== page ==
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Working effectively with clients who self-injure using a solution focused approach

journal contribution
posted on 06.12.2017, 00:00 by Margaret Mcallister, M Zimmer-Gembeck, W Moyle, S Billett
In Australia, the most common service used by self-injurers is the emergency department. Even though nurses are the key clinician available to such patients, nurses have usually received no special training to identify and address the needs of these clients. Building on the knowledge that emergency nurses feel ill-prepared, lack clear frameworks for practice and are thus vulnerable to subtle discourse tensions such as managing versus caring, and diagnosing versus understanding, an intervention was conducted and evaluated to enhance understandingand build proactive nursing skills. It was centred on a nursing philosophy known as solution focused nursing (SFN) – a model of care developed by author to orient care away from a deficit model. Deficit models tend to be reactive and centred on presenting problems. SFN is designed to move nurses’ perspective towards a proactive,strengths orientation, the aim of which is to assist them to instill hope in the client and motivate him/her to take the next steps needed for change and recovery. Nurses in two Australian emergency departments completed questionnaires before and after participating in SFN training focused on working with complex clients who self-harm. A comparison group of nurses also completed questionnaires. Results indicated some benefits of the intervention; there were improvements in participants’ perception that nursing is strengths oriented and in nurses’ satisfaction with their skills. Yet, there were no significant improvement in nurses’ reports of theirprofessional self-concept. There is merit in: broadening access to the intervention, so that more nurses in other contexts can learn a strengths model of care and apply it to their practice; and extending the research to measure sustained learning outcomes and improvements to practice.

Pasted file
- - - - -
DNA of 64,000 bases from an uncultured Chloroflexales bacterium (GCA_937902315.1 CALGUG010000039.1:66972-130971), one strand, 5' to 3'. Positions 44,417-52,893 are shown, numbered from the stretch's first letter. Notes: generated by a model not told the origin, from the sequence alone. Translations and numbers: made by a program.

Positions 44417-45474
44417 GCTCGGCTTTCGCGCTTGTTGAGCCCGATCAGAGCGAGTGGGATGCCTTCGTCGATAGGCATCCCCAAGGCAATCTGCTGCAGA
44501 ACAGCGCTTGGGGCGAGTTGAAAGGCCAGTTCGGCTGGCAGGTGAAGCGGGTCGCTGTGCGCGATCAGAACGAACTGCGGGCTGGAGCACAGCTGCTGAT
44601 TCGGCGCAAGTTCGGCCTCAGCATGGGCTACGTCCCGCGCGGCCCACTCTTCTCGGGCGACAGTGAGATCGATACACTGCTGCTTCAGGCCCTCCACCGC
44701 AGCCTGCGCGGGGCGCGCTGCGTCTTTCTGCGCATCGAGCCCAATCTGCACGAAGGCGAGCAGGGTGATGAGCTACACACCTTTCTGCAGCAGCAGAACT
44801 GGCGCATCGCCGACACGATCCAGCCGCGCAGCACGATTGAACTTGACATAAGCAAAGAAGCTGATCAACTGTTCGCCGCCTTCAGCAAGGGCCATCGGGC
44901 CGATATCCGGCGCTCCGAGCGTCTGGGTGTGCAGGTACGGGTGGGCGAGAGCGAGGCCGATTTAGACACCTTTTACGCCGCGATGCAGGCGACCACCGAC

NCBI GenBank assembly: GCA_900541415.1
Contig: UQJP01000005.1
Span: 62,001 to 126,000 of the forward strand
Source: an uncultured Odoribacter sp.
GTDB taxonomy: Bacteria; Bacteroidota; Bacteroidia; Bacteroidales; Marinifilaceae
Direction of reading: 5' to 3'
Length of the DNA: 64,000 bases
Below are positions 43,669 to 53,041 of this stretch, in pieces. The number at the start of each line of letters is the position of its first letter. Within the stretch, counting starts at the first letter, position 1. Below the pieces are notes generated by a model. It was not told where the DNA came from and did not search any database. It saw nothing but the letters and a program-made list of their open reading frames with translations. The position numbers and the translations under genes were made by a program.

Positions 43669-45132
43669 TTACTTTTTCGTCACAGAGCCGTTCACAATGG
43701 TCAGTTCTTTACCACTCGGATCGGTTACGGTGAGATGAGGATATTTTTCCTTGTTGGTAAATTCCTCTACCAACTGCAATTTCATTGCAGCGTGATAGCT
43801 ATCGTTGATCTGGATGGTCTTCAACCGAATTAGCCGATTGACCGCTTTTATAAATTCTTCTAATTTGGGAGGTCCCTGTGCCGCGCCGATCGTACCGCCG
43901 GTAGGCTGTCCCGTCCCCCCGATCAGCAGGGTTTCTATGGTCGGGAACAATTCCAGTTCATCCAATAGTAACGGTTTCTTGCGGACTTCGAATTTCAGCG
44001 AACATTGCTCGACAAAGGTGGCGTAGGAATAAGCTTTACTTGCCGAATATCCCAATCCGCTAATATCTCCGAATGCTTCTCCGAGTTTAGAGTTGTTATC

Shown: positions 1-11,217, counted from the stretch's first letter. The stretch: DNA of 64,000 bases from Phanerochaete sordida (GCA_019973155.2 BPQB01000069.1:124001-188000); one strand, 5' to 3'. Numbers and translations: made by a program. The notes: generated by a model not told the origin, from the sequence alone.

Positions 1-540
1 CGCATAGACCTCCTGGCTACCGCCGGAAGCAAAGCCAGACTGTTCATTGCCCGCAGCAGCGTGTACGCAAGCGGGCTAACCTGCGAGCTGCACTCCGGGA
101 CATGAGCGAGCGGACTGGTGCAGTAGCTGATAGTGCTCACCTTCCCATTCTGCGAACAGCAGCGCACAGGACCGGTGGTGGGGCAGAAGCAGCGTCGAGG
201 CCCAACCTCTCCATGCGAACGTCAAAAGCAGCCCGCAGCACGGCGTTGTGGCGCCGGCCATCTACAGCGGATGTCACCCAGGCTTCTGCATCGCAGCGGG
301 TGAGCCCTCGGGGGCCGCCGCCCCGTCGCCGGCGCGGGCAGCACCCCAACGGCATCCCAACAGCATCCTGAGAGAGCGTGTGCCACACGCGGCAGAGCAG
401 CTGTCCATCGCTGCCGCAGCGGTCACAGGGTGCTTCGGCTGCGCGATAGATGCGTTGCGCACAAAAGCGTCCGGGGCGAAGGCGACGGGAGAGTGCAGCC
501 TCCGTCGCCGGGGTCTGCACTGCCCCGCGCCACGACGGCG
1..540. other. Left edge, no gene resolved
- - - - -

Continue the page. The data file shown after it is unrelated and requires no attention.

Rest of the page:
Funding

Category 3 - Industry and Other Research Income

History

Volume

16

Issue

4

Start Page

272

End Page

279

Number of Pages

8

eISSN

1878-013X

ISSN

1755-599X

Location

United Kingdom

Publisher

Elsevier

Language

en-aus

Peer Reviewed

Yes

Open Access

No

External Author Affiliations

Griffith University; TBA Research Institute; University of the Sunshine Coast;

Era Eligible

Yes

Journal

International emergency nursing.

Exports

CQUniversity

Exports